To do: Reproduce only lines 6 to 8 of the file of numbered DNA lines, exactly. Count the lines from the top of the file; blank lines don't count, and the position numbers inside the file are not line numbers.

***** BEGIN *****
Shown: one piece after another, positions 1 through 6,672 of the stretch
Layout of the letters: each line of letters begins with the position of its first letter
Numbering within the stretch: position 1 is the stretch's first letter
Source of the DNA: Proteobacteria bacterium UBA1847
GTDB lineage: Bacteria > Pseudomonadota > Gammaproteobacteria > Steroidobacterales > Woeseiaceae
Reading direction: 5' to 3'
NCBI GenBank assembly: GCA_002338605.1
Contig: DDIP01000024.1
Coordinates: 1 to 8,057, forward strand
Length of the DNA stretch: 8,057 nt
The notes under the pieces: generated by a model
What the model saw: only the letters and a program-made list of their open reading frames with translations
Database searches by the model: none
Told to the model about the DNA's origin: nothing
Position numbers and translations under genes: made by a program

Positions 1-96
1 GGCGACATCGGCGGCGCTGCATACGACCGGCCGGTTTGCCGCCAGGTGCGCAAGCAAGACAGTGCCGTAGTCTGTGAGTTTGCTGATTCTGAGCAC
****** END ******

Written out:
Reading direction: 5' to 3'
NCBI GenBank assembly: GCA_002338605.1
Contig: DDIP01000024.1